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Publication numberUS4178626 A
Publication typeGrant
Application numberUS 05/896,986
Publication dateDec 11, 1979
Filing dateApr 17, 1978
Priority dateApr 17, 1978
Publication number05896986, 896986, US 4178626 A, US 4178626A, US-A-4178626, US4178626 A, US4178626A
InventorsKonrad H. Marcus
Original AssigneePrince Corporation
Export CitationBiBTeX, EndNote, RefMan
External Links: USPTO, USPTO Assignment, Espacenet
Drawer light
US 4178626 A
Abstract
An illumination mechanism for a drawer or the like comprising a battery case containing batteries and a lamp bulb in a lamp bulb housing pivoted to the side of a battery case. The battery case is mounted proximate to a surface to be illuminated and circuitry within the battery case and in the lamp bulb housing energizes the lamp bulb when the lamp bulb housing is rotated to face the area to be illuminated, and deenergizes the lamp when the lamp bulb housing is rotated to a storage position.
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Claims(8)
The embodiments of the invention in which an exclusive property or privilege is claimed are defined as follows:
1. An illumination mechanism for a drawer comprising in combination: a housing, means for mounting said housing to a support surface proximate to the area to be illuminated, a lamp assembly pivoted to said housing for rotation between an active position facing said area to be illuminated, and an inactive position facing said support surface, a source of power in said housing, and electrical circuit means between said source and said lamp assembly for energizing the latter when in said active position.
2. An illumination mechanism as described in claim 1, wherein said electrical circuit means further comprises switch means for energizing and deenergizing the lamp assembly.
3. An illumination mechanism as described in claim 2 wherein said switch means energizes said lamp assembly upon rotation to the active position and deenergizes said lamp assembly upon rotation to the inactive position.
4. An illumination mechanism as described in claim 1 wherein said lamp assembly is pivoted relative to said housing about a horizontal axis.
5. An illumination mechanism as described in claim 2 wherein said battery case further includes a substantially planar sidewall member substantially perpendicular to the mounting surface, and said lamp assembly is pivoted to said sidewall member.
6. An illumination as described in claim 4 wherein said lamp assembly comprises a lamp bulb housing, said lamp bulb housing contains socket means holding a lamp bulb, said lamp bulb housing further including a trasnparent lens held in front of said lamp bulb.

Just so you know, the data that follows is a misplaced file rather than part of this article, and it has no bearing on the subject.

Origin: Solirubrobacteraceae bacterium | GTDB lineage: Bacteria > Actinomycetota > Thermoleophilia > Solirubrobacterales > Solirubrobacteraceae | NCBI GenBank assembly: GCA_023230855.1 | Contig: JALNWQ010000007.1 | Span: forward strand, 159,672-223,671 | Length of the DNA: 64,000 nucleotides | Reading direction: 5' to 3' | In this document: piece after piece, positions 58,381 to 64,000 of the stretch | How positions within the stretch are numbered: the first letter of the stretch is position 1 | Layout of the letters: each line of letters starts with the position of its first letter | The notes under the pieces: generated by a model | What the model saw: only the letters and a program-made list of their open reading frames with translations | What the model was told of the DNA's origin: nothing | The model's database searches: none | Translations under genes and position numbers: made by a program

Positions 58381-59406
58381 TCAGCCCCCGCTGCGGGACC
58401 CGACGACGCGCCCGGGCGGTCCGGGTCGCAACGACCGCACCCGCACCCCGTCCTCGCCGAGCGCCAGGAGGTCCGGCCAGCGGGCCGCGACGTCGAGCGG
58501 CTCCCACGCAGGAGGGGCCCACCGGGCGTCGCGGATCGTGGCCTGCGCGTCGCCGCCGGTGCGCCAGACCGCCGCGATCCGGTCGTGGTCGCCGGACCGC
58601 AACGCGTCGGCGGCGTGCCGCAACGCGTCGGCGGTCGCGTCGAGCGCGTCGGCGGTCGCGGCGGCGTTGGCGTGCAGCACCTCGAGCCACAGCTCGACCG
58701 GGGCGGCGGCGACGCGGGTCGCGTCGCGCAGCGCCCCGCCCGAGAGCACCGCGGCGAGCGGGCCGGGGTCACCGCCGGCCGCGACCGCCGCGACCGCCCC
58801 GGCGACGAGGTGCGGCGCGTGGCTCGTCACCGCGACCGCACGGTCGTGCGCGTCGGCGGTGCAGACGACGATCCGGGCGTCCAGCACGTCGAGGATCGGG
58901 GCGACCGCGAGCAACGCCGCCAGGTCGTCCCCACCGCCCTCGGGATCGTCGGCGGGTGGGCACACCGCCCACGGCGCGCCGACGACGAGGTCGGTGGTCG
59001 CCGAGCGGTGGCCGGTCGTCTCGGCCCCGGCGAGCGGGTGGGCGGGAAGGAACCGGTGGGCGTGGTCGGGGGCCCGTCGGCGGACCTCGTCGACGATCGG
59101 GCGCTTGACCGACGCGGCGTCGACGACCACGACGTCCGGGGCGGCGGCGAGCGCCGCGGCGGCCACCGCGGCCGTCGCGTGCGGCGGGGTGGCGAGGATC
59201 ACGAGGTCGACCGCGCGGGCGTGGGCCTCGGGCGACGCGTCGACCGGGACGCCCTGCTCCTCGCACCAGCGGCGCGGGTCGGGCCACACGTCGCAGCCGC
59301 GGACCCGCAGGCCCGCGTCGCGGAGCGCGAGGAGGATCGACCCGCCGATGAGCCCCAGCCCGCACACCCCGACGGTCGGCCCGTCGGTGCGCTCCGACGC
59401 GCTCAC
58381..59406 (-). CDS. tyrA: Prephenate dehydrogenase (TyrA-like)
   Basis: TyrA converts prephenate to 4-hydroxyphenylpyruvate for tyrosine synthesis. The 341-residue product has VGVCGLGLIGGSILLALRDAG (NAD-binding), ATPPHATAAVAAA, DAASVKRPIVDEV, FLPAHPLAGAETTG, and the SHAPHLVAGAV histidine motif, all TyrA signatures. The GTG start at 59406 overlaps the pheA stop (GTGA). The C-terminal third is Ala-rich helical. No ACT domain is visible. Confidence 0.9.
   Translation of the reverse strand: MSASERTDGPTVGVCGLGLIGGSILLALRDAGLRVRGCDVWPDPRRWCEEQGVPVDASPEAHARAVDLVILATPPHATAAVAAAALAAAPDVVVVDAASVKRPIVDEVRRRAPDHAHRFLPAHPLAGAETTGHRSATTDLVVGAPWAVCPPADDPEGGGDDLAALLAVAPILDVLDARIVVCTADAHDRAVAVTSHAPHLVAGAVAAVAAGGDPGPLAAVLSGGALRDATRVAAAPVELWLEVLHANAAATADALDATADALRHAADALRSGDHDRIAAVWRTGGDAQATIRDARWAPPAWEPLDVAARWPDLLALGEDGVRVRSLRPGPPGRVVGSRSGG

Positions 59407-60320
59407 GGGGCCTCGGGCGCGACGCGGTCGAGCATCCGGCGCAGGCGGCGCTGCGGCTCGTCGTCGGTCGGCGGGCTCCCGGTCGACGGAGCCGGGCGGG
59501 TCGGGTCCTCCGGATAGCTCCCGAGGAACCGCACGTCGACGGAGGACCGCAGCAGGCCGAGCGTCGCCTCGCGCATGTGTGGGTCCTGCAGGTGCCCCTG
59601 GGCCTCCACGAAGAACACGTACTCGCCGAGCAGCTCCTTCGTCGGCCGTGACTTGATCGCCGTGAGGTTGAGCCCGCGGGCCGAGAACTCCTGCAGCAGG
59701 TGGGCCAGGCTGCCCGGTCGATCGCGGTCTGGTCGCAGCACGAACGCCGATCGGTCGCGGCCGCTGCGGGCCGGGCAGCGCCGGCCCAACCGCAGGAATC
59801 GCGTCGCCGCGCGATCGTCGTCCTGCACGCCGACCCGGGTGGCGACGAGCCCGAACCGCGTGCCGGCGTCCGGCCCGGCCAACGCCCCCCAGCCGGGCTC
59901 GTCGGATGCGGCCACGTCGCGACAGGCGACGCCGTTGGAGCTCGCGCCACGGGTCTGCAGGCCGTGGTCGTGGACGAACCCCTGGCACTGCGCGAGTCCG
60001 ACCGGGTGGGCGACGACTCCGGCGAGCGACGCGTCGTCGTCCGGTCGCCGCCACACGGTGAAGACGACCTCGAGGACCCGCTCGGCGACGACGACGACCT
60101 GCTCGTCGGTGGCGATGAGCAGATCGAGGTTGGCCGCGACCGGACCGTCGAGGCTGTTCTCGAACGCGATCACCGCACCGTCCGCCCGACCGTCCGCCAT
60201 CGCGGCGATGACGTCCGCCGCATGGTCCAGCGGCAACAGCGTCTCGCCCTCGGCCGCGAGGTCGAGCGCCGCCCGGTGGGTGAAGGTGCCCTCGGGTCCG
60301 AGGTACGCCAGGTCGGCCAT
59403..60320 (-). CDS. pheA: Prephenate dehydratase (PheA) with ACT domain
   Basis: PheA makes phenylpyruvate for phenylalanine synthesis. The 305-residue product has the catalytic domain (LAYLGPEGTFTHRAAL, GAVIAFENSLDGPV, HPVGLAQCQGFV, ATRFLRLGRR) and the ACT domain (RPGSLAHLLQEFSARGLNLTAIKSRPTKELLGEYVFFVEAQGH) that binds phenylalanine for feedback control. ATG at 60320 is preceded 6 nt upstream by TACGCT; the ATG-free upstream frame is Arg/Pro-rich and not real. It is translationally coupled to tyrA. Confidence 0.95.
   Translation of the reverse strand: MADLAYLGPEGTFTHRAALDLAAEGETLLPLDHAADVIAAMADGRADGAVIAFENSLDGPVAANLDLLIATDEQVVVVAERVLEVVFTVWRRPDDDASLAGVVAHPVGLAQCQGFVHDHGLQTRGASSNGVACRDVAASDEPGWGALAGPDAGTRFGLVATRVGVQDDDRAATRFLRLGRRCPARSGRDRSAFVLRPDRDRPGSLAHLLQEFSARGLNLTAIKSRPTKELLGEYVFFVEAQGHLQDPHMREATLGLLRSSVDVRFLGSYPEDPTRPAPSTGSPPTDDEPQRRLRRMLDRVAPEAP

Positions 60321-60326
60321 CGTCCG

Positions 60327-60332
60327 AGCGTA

7. The combination of claim 1 wherein said lamp assembly is pivoted about a pivot member, said pivot member being electrically conductive and being connected to said lamp and to said source, a first contact element on said lamp housing being connected to said lamp, a second contact on said housing being connected to said source, said first and second contacts being movable into engagement with each other when said lamp assembly is moved to an active position and being movable out of engagement with each other when said lamp assembly is moved to an inactive position.
8. The combination of claim 4 wherein the active position of said lamp assembly is disposed above said horizontal axis in an elevated position above the area to be illuminated.
Description

This invention relates to an illumination mechanism and more particularly to a lamp for a drawer or the like.

Desk drawers, dresser drawers, file drawers and like areas are inaccessible to light, and contain little room for an illumination mechanism. The present battery operated closet lights and other portable lights are too large for small drawer areas, and do not combine an automatic switch mechanism with a means for protecting the lens of the light source when the drawer is closed.

It is an object of this invention to provide an illumination source for drawers and similar small areas inaccessible to the light.

Another object of the invention is to provide an illumination source which atuomatically energizes when the source is directed towards the area to be illuminated, and deenergizes when the illumination source is facing away from the area to be illuminated.

Still another object of the invention is to provide an illumination source which has its lens in a protected position when the illumination source is not in use while the drawer is closed, or being opened.

A battery case is provided which can be mounted easily and removably proximate to an area which it is desired to illuminate. The battery case has an end portion which may be removed to insert batteries, and a housing containing a lamp bulb that is pivotally attached to the other end of the battery case. A transparent lens is incorporated in the lamp bulb housing in front of the lamp bulb. Socket means holding the lamp bulb inside the housing combines with circuitry in the battery case to automatically energize the lamp bulb within the housing when the housing is rotated up to face the illuminated area. The same transparent lens is stored against the mounting surface by rotating the lamp bulb housing down when it is desired to again close the drawer.